Macrophages are capable of extreme plasticity and their activation state has been strongly associated with solid tumor growth progression and regression. Although the macrophage response to extracellular matrix (ECM) isolated from normal tissue is reasonably well understood, there is a relative dearth of information regarding their response to ECM isolated from chronically inflamed tissues, pre-neoplastic tissues, and neoplastic tissues.
Intracerebral implantation of neural stem cells (NSCs) to treat stroke remains an inefficient process with <5% of injected cells being retained. To improve the retention and distribution of NSCs after a stroke, we investigated the utility of NSCs’ encapsulation in polyethylene glycol (PEG) microspheres.
Alarmins, sequestered self-molecules containing damage-associated molecular patterns, are released during tissue injury to drive innate immune cell proinflammatory responses. Whether endogenous negative regulators controlling early immune responses are also released at the site of injury is poorly understood.
Dr. Stephen Badylak, Dr. Blair Jobe, Dr. Prateek Sharma, and Dr. Bas Weusten invite you to a Cocktail Reception at Roy’s San Diego Waterfront.
In tissue engineering and regenerative medicine, a biomaterial provides mechanical support and biochemical signals to encourage cell attachment and modulate cell behaviour. Nature’s template for a biomaterial is the extracellular matrix (ECM). The ECM contains intrinsic biochemical and mechanical cues that regulate cell phenotype and function in development, in homeostasis and in response to injury.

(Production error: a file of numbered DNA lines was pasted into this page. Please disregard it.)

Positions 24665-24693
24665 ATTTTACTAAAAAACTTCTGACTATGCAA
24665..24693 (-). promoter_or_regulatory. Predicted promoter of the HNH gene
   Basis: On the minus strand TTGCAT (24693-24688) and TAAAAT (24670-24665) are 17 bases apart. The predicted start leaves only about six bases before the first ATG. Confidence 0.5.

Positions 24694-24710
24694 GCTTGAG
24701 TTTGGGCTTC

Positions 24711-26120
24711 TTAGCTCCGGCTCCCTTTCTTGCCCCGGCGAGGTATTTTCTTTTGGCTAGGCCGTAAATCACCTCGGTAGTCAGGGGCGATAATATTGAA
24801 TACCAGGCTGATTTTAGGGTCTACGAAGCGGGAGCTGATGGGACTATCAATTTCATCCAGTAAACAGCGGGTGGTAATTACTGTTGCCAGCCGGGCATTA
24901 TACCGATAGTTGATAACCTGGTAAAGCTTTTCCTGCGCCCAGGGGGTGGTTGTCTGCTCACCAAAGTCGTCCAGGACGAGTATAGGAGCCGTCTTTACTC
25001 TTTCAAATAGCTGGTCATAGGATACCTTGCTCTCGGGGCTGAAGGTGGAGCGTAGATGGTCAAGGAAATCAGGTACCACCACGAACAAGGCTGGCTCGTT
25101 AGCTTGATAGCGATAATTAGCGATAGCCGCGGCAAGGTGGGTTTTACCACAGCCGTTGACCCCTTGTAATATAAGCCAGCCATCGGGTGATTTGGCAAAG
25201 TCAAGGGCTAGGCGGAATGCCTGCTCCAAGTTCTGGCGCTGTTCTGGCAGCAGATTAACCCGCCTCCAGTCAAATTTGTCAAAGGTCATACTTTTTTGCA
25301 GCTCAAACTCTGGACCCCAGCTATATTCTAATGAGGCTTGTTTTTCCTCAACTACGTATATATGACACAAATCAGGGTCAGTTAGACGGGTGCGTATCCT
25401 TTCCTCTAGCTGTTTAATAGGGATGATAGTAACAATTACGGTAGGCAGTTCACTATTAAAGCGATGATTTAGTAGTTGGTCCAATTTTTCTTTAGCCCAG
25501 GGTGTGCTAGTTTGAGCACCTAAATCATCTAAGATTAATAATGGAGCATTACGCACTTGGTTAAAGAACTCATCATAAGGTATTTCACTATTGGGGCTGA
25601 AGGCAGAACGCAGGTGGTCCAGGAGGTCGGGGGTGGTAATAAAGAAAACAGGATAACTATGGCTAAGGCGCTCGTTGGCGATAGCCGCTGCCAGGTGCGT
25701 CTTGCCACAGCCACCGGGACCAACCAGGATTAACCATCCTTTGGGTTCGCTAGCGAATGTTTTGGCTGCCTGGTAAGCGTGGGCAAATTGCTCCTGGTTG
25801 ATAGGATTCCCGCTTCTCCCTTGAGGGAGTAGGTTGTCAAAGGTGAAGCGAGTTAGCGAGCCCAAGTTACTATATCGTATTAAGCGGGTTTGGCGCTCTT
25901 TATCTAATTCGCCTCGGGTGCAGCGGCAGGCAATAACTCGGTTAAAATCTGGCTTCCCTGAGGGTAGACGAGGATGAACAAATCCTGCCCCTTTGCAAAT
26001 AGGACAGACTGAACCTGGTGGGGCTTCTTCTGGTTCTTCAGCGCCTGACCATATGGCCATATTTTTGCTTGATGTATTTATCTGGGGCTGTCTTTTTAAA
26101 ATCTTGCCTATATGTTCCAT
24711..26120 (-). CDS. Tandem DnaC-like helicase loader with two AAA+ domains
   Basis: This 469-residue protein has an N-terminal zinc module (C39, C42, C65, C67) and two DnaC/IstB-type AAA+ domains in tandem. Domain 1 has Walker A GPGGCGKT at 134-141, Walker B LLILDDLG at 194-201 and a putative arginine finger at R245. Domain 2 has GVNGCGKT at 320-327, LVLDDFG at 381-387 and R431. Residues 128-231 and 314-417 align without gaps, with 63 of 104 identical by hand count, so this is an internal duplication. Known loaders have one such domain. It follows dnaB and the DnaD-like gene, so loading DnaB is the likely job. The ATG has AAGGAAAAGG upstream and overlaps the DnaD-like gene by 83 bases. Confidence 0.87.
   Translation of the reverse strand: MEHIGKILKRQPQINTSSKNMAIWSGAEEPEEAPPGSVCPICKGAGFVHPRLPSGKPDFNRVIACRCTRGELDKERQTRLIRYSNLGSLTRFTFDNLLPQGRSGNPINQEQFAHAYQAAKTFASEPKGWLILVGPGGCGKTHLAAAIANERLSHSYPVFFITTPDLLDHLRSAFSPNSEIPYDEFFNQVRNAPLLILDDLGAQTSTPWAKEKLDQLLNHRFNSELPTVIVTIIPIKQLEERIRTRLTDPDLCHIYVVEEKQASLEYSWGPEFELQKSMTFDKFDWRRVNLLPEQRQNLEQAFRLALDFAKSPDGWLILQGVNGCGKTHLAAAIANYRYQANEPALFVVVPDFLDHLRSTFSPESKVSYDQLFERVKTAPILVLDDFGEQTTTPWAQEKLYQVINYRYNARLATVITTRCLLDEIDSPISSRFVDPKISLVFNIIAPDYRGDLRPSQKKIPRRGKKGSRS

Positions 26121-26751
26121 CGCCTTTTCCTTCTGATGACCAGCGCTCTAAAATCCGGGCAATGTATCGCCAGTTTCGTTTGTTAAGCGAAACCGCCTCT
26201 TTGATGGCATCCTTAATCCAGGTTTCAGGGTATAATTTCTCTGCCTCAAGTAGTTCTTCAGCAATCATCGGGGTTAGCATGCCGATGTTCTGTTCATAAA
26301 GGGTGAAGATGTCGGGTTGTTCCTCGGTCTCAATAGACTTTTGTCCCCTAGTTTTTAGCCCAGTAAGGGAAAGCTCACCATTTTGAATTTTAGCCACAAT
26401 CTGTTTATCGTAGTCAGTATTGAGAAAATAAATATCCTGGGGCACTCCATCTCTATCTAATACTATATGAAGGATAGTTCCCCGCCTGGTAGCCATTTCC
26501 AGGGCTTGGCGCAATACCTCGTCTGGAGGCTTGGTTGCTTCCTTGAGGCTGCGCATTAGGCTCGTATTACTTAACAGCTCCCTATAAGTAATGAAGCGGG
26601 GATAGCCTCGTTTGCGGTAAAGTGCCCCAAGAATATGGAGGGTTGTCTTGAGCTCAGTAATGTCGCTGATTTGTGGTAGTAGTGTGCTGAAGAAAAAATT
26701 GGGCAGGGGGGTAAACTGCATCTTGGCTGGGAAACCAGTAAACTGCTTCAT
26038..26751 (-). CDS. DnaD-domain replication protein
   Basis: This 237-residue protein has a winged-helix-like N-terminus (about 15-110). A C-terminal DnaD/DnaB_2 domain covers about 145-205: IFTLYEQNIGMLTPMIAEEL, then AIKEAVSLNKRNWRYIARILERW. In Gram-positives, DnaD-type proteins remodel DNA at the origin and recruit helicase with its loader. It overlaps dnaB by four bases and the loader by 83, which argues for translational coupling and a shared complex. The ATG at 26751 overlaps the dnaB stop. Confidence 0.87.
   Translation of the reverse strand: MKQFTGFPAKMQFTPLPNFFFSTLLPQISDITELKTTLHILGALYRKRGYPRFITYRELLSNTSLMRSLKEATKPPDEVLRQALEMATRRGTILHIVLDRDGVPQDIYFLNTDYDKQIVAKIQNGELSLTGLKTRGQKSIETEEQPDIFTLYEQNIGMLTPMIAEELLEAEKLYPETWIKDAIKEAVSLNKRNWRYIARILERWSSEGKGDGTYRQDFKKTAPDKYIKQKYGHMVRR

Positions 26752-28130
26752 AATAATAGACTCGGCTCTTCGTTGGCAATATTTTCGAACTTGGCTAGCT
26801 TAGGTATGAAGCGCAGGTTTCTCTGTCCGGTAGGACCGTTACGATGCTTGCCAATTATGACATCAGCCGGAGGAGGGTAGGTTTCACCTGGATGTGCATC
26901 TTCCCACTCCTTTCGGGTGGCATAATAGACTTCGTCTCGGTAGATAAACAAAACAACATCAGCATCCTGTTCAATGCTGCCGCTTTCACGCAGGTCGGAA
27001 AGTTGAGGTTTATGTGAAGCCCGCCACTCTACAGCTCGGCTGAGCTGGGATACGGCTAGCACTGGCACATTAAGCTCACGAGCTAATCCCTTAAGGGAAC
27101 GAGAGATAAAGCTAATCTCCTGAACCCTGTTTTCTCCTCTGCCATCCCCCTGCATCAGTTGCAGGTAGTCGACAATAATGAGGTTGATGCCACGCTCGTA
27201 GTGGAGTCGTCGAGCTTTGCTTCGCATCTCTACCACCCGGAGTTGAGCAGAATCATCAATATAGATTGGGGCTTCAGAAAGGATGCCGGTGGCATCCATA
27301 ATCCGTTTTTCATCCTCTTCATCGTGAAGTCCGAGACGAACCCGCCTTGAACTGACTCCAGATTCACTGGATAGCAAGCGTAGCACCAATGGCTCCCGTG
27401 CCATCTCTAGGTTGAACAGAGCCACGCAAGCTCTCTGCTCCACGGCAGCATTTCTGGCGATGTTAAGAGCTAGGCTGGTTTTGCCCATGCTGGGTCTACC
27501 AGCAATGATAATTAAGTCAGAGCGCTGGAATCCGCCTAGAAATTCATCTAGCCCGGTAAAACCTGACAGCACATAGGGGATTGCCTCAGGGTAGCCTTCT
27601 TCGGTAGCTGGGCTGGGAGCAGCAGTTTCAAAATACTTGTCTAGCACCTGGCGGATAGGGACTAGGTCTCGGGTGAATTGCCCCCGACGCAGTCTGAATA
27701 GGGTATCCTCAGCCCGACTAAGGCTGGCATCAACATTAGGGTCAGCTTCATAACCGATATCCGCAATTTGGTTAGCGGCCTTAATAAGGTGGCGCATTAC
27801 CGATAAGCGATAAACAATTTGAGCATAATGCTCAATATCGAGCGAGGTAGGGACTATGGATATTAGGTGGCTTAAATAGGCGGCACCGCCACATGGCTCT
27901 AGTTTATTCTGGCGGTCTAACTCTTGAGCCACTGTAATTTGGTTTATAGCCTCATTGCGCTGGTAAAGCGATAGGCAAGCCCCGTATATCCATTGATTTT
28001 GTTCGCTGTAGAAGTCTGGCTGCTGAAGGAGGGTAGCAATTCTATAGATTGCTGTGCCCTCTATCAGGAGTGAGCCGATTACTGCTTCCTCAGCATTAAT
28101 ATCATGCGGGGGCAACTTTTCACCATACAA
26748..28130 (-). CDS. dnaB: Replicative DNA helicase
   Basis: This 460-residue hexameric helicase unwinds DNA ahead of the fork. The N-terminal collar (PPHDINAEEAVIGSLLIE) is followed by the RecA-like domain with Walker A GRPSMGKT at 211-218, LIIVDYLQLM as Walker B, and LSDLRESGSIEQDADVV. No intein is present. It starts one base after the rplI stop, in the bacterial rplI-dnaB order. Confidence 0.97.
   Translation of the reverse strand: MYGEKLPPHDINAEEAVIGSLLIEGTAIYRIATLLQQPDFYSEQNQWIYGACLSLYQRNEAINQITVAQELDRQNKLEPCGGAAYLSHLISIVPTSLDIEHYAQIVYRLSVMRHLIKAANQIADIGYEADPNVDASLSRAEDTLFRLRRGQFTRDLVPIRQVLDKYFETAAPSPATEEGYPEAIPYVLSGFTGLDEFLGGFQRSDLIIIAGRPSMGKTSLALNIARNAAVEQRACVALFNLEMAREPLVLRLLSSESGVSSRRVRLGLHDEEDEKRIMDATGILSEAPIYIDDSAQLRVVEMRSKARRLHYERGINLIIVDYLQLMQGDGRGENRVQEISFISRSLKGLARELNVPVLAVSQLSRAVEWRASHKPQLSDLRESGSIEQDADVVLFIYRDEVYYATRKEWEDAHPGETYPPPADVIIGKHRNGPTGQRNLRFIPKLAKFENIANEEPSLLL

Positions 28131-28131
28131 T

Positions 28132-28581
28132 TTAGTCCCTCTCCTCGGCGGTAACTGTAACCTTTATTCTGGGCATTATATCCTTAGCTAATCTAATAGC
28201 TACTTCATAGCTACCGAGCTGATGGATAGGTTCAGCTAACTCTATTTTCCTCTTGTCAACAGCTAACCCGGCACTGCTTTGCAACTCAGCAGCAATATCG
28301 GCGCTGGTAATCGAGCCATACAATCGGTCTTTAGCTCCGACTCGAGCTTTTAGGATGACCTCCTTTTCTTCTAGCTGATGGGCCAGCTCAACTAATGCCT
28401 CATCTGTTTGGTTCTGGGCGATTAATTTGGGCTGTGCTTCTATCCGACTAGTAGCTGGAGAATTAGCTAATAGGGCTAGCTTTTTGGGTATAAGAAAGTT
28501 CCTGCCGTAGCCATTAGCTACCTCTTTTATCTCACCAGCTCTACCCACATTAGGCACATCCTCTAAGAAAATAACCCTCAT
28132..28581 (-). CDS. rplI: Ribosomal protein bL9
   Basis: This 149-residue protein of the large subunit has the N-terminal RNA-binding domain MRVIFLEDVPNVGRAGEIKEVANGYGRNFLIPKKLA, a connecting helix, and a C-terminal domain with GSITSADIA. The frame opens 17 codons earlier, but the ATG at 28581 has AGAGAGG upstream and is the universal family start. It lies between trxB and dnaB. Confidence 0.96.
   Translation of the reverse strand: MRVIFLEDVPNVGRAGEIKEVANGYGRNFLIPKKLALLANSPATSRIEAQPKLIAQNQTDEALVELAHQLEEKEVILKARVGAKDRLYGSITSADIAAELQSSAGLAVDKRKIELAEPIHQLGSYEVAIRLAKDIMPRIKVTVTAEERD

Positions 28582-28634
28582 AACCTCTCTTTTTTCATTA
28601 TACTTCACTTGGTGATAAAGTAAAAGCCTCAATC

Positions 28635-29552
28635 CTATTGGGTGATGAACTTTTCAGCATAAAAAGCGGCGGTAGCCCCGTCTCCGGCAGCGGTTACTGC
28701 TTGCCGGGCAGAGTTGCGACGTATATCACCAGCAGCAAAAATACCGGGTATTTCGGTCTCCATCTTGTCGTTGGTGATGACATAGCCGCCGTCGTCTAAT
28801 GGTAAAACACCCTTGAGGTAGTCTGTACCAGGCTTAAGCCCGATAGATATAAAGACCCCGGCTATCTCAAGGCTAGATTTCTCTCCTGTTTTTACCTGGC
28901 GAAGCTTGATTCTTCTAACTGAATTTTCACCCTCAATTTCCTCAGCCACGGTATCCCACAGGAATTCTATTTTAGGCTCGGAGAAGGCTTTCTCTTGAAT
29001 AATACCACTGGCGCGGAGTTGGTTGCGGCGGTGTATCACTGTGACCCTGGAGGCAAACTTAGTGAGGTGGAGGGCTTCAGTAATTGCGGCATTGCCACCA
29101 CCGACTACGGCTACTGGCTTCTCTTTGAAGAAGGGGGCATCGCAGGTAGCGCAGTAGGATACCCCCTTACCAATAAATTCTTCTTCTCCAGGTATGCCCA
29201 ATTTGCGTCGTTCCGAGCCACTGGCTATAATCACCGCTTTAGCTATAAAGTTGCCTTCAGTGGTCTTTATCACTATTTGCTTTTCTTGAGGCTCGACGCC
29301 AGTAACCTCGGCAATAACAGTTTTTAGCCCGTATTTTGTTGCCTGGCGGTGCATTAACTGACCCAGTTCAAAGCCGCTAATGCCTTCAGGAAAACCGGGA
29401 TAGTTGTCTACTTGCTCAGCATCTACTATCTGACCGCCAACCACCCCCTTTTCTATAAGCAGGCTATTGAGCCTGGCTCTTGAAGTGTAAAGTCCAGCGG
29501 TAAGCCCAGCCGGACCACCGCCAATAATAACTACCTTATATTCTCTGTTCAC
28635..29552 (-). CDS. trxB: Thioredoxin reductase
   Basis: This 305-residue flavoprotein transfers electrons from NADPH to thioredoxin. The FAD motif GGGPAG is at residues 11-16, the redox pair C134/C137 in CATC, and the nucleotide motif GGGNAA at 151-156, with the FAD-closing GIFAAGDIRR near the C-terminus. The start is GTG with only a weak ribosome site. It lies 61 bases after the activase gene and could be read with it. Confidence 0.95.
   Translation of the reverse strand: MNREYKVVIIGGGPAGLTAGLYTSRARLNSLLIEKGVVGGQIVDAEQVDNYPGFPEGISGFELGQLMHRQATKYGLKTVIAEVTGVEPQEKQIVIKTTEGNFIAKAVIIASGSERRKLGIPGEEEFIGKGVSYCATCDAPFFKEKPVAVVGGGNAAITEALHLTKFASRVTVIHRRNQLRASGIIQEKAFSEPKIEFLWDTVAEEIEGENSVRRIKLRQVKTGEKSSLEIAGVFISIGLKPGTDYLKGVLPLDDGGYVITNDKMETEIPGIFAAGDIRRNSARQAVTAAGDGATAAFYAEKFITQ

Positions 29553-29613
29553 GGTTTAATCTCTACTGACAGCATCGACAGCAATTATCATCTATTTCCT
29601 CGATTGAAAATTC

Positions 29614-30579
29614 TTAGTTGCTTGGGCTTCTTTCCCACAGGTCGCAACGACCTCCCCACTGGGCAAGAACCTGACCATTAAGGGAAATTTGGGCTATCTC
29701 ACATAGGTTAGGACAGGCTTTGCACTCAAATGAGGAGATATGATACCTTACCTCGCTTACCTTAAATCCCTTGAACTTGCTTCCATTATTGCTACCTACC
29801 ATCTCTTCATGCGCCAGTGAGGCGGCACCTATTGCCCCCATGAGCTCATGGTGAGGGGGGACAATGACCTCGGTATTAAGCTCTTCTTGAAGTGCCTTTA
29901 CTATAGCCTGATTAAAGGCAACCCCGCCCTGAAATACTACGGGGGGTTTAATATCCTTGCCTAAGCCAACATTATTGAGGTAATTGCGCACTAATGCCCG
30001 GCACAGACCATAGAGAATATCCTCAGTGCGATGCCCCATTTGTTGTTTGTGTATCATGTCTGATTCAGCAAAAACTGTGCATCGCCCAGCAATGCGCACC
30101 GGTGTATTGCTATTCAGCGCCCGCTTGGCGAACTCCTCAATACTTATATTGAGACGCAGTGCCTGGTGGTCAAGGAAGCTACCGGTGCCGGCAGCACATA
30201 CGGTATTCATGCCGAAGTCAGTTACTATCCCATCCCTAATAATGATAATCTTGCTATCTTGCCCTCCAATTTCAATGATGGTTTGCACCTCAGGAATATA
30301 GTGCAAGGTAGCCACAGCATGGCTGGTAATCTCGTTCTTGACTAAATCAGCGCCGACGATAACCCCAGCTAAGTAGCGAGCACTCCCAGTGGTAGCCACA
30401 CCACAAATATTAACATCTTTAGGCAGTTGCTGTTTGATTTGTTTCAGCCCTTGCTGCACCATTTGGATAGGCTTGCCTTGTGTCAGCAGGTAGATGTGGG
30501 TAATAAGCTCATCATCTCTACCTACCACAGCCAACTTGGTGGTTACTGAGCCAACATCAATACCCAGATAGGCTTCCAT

ECM Therapeutics, Inc. ("ECMT") has obtained worldwide exclusive rights from the University of Pittsburgh for an extensive patent portfolio in certain fields of use based upon Extracellular Matrix ("ECM") technologies developed in the laboratory of Dr. Stephen Badylak at the McGowan Institute for Regenerative Medicine, and collaboratively with other Pitt investigators. The licensed technology includes ECM hydrogels, bioactive derivatives of ECM, and other forms of ECM, as well as methods required to deliver these materials to various anatomic sites such as the central nervous system, portions of the gastrointestinal tract, and musculoskeletal system, among others.